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Writing Autistic Roles

Sia has attracted attention by casting a neurotypical actor to play the autistic lead in her new film “Music”. Like almost everyone who has expressed an opinion about Sia’s casting choices, I haven't seen Music. I will reserve my opinion for when I have. More generally though, as an autistic person and also as the writer of Henpire, an audio drama about three gay women, one of whom is autistic, I feel compelled to enter this debate about “autistic ableism”.


Let me say from the start that asking whether an autistic role should be filled by an autistic actor is a fair question, and the right question. It is also fair to ask how autism presents in each character. Autism is a series of traits and the only thing that autistic people (and hopefully, by extension, autistic characters) have in common is that we are all unique. Add to this the fact that autistic people, like everyone else, have many facets to them beyond their neurodiversity.


I am Sam. I have many labels. I am gay, married, a mother, female, apparently middle aged, from Yorkshire and autistic. I received my autism diagnosis just two years ago. To be honest, it rocked my foundations. But I channelled the energy it generated into writing about adult autism, both as a way to work out my own feelings and to raise awareness about autism diagnoses in females (an under-diagnosed group).


I wrote Henpire as an autistic person because who else can I be? Should I have worried about me writing the dialogue for the 2 neurotypical characters, since I am not neurotypical? All 3 characters are lesbian, and I am a lesbian, so that seems to be ok. Should I anticipate criticism for writing any straight roles though, as I haven’t ever lived this lifestyle?


Whenever you write a character, if they are gay or homeless or rich, you can never seek to represent everyone that is gay or homeless or rich. All you can do is faithfully portray the character that you have in mind, bringing them to life and putting them through a story arc that stretches and challenges them. Hopefully, this opens the audience's mind to a different world. You can never portray a whole community. You just can’t. As a writer and director, after weighing it up, at some point you have to take the plunge, set the stage and let the story be told.


And now we turn to casting. All three characters in Henpire are lesbian. Two are from the north of England and one is from London. Two are neurotypical and one is autistic. And here lie the reasonable and right questions. Do we cast actors that are all lesbians? Do we cast neurotypical or autistic actors? Do they have to be from Yorkshire if the character is from Yorkshire? Ultimately, it is a balance of many things including talent, chemistry, fit, availability, contacts/network, reputation, prominence and budget.


When we cast the character of Drax in Henpire, we did not find anyone suitable who was lesbian, autistic and from Yorkshire (like Drax is). I even considered playing the role myself (I’m all three) but I am not an actor, and that’s key - we need actors to act.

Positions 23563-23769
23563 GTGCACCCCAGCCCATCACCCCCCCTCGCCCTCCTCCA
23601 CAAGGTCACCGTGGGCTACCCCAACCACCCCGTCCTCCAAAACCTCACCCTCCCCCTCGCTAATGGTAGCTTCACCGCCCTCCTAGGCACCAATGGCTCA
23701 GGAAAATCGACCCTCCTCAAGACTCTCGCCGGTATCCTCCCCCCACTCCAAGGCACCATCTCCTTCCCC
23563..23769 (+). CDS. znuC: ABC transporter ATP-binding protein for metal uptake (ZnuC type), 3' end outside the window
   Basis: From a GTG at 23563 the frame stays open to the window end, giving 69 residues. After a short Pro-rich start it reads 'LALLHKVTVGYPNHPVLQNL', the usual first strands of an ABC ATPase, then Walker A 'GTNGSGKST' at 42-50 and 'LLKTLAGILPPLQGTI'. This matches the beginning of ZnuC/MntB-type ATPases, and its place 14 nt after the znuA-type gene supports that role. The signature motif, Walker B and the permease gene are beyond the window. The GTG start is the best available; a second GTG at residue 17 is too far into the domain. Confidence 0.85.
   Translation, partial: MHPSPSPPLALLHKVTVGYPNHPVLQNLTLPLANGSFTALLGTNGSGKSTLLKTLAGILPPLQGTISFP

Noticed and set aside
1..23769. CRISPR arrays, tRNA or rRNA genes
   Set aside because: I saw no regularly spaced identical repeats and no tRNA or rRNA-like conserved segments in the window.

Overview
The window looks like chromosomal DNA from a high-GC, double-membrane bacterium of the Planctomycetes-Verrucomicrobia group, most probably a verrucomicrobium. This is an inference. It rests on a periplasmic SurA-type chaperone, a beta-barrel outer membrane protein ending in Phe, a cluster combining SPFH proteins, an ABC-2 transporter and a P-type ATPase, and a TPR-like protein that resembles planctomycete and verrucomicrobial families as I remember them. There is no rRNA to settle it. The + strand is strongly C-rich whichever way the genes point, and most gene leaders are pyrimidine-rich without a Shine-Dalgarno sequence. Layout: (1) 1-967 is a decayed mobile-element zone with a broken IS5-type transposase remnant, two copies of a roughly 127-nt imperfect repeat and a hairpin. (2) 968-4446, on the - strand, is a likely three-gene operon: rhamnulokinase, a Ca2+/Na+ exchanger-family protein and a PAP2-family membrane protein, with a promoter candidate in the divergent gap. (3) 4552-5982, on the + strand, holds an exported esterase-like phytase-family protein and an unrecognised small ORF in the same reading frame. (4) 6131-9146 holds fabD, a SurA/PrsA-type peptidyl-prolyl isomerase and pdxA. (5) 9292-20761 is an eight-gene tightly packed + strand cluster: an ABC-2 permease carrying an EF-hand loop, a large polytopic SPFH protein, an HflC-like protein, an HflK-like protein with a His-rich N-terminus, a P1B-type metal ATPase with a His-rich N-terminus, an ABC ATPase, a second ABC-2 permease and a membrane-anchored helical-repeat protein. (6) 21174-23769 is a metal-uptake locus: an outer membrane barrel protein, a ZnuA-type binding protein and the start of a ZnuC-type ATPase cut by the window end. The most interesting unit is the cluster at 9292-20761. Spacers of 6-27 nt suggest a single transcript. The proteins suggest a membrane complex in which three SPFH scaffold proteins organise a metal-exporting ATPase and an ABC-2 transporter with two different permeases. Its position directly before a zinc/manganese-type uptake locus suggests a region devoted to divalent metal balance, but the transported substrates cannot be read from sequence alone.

We cast Heather Peace as Drax because she was the right actor for the part. She has a uniquely quirky comedic energy that accentuates Drax’s persona in a way that is realistic and relatable. Yes, Heather has a Yorkshire accent and is a real life lesbian, but ultimately neither quality was salient in her getting the part. Having spoken to Heather at length during auditions, she recognised many of the traits that Drax exhibits, in herself and was willing to be micro-directed in order to portray my exact vision of Drax.


Heather is not autistic, but she is an actor. She took my writing and my direction and portrayed Drax exactly how I wanted to see her portrayed. Drax is not every autistic person. Nor is she every lesbian. Or every Yorkshire Woman. She is just one character I created to tell a story and raise awareness of later life diagnoses in women who are autistic.


Did we get it right? That’s an individual opinion. I think we did. In fact, I’m so sure we did that I’ve cast Heather as the lead role in Crocodile, my next audio production, and a far more serious play, and with autism as one of many dimensions of her character. I don’t doubt that decision, but there is also a glaring reality: autistic actors, especially female ones, are hard to find. On an actors’ networking site that apparently has two million members, I could only find one who openly identified as autistic.


As an autistic woman, an autistic writer, and an autistic viewer, I welcome the conversation and the much-needed awareness this debate is raising. I continue to write about autism and to create characters who are neurodiverse (as well as those who are neurotypical). It is my goal to create as many paths to inclusion for autistic people as possible. But in order to cast autistic actors, we need to know who they are. And to facilitate the openness required, in what is basically another “coming out” process, we need to facilitate more conversations about autism.


P.S. If you are reading this and you are an autistic actor, please get in touch.

Henpire on Spotify

https://open.spotify.com/show/5qJ72iDd2NNwfp7uT3raMT

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